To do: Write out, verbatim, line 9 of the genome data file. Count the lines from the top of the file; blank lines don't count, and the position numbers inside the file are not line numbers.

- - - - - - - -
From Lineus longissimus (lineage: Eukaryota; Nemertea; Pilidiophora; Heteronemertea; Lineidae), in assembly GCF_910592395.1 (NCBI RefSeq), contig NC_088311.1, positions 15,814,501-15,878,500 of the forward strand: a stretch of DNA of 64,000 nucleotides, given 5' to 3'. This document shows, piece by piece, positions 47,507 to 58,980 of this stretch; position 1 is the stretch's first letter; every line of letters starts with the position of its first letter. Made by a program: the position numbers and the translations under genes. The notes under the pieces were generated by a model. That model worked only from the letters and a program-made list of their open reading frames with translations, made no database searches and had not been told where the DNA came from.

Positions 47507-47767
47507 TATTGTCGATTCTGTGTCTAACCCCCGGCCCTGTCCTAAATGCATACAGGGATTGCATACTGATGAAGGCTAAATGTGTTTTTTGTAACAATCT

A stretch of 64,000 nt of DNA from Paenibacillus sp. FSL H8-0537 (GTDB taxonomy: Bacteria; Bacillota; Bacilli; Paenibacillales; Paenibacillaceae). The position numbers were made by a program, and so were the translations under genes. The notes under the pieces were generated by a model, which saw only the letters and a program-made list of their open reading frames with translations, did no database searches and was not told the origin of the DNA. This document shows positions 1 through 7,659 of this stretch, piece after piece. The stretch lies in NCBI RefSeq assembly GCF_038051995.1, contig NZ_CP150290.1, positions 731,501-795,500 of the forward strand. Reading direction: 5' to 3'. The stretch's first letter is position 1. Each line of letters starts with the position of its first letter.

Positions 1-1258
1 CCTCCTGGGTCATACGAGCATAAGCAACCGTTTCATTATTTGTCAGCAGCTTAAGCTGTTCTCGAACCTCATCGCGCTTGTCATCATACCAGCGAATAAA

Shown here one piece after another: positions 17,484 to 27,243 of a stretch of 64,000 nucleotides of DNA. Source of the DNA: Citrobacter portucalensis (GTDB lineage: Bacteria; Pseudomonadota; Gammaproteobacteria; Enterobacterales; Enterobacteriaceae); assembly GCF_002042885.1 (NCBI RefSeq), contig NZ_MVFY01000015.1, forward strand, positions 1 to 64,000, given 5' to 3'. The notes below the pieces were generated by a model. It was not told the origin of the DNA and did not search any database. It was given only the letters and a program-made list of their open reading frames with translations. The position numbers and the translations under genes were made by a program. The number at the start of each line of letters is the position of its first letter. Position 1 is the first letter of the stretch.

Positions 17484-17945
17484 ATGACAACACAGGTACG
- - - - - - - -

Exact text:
17484 ATGACAACACAGGTACG